Late last week RPost sued Goodmail for infringing two patents. One patent authenticates content and delivery of documents. The second verifies the message was received by the recipient.
Patent #6,182,219: Apparatus and method for authenticating the dispatch and contents of documents.
Apparatus and method for authenticating that a sender has sent certain information via a dispatcher to a recipient is disclosed. The method includes the steps of: (a) providing a set A comprising a plurality of information elements a1, . . . an, said information element a1 comprising the contents of said dispatched information, and said one or more information elements a2, . . . an comprising dispatch-related information and comprise at least the following elements: a2-a time indication associated with said dispatch; and a3-information describing the destination of said dispatch, and wherein at least one of said information elements is provided in a manner that is resistant or indicative of tamper attempts by said sender, (b) associating said dispatch-related information with said element at by generating authentication-information, in particular comprising a representation of at least said elements a1, a2 and a3, said representation comprising a set of one or more elements, each comprising a representation of one or more elements of said set A; (c) securing at least part of said authentication-information against undetected tamper attempts of at least said sender. The dispatch relates either to transmission or to manual delivery. The apparatus implements the operations of the method.
Patent #7,240,199: System and method for verifying delivery and integrity of electronic messages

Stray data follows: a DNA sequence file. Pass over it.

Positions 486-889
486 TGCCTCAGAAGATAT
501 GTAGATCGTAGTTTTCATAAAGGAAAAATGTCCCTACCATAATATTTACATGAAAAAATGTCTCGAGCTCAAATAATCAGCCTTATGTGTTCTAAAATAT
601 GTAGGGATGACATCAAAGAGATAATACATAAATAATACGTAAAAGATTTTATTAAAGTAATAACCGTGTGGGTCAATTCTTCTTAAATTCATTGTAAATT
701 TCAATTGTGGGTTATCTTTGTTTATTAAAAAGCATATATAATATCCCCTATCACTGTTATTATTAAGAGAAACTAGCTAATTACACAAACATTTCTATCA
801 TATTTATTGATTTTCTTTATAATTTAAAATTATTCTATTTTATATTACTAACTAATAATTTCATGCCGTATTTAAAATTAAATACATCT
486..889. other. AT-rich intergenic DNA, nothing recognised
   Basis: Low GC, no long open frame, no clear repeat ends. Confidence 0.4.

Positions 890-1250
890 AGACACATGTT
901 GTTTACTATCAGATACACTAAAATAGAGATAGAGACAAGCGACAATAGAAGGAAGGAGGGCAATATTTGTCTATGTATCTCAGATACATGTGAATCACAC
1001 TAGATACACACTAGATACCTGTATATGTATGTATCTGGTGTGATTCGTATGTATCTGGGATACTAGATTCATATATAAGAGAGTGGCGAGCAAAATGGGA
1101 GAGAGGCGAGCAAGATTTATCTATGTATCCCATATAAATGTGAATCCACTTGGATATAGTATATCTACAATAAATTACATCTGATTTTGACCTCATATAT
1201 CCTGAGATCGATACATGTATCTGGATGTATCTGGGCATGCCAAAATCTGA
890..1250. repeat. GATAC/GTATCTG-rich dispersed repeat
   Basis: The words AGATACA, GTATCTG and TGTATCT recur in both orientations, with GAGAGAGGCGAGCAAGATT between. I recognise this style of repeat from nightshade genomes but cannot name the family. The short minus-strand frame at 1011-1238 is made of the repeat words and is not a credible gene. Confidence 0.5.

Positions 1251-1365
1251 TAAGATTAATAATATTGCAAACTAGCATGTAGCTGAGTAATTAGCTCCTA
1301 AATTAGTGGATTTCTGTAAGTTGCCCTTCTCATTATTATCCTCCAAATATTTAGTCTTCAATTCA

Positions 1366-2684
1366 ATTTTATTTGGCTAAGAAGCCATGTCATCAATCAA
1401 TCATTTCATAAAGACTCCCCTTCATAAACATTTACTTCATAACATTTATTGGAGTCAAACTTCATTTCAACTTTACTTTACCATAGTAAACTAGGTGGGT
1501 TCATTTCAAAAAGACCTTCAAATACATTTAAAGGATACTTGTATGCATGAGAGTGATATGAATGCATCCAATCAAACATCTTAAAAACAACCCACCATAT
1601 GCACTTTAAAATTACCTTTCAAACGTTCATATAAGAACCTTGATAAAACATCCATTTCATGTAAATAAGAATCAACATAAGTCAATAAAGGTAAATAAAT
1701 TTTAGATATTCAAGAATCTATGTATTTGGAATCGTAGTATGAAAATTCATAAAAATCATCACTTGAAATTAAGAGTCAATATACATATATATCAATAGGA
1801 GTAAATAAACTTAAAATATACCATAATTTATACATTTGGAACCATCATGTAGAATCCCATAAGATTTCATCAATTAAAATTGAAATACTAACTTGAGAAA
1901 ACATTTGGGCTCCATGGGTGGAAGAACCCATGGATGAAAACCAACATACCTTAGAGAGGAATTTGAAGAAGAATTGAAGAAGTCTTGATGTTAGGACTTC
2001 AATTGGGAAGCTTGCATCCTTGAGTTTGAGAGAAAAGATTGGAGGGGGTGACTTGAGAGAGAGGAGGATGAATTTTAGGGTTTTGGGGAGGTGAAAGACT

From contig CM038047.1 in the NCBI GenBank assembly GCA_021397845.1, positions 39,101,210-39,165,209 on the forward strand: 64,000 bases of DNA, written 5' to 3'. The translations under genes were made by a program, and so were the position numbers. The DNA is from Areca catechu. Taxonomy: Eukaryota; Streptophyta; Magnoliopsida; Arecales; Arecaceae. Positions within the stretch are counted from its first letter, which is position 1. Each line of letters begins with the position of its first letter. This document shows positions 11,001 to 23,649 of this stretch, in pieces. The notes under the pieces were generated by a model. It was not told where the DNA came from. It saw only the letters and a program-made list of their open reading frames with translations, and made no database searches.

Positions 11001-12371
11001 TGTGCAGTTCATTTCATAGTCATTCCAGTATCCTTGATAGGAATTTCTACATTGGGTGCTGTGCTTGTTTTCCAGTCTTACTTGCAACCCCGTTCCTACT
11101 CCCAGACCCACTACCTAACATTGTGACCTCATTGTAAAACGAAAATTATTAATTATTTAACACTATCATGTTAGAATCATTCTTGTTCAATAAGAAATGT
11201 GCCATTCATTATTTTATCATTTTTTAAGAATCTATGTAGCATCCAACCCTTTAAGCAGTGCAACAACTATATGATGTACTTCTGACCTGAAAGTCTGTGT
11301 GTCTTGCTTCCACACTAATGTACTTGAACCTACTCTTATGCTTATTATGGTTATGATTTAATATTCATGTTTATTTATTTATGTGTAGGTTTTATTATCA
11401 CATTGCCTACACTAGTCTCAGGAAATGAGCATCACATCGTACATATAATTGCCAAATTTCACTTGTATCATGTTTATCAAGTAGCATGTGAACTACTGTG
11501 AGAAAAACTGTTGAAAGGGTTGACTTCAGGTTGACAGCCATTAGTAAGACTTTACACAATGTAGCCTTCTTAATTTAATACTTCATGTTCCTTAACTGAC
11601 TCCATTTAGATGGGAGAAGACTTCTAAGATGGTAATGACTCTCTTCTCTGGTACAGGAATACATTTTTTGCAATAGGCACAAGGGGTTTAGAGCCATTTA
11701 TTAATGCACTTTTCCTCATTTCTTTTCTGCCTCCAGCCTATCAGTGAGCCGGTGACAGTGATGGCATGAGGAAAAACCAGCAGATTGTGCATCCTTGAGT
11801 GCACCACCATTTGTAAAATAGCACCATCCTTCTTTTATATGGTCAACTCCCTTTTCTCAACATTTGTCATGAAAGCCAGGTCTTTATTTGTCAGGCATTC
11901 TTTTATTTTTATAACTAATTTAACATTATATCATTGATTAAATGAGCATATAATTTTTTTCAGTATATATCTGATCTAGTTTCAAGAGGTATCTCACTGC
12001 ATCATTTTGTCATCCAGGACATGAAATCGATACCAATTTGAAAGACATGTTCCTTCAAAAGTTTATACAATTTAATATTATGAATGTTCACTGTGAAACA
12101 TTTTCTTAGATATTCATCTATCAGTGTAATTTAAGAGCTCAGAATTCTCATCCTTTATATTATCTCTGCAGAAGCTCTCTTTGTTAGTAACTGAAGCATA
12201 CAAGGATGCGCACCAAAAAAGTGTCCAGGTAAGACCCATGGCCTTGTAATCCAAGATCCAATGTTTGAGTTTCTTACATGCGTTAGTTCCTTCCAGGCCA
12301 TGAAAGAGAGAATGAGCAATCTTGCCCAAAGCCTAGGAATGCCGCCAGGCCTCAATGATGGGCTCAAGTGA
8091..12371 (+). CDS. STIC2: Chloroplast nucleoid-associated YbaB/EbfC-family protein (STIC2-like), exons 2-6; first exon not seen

A server receives a message from a sender and transmits the message to a recipient. The server normally transmits the message in a first path to the recipient. When the sender indicates at a particular position in the message that the message is registered, the server transmits the message in a second path to the recipient. The sender can also provide additional indications in the message to have the server handle the message in other special ways not normally provided by the server. After learning from the recipient or the recipient’s agent that the message was successfully received, the server creates, and forwards to the sender, an electronic receipt. The receipt includes at least one, and preferably all, of the message and any attachments, a delivery success/failure table listing the receipts, and the receipt times, of the message by the recipient’s specific agents, and the failure of other agents of the recipient to receive the message and a an encrypted hash of the message and attachments subsequently. By verifying that the digital signature on the sender’s receipt matches the digital receipt at the server, the server can verify, without retaining the message, that the receipt is genuine and that the message is accurate.
Not being a patent attorney, I don’t know how valid the infringement case is. Given the industry push for authentication; however, the lawsuit may have further reaching consequences.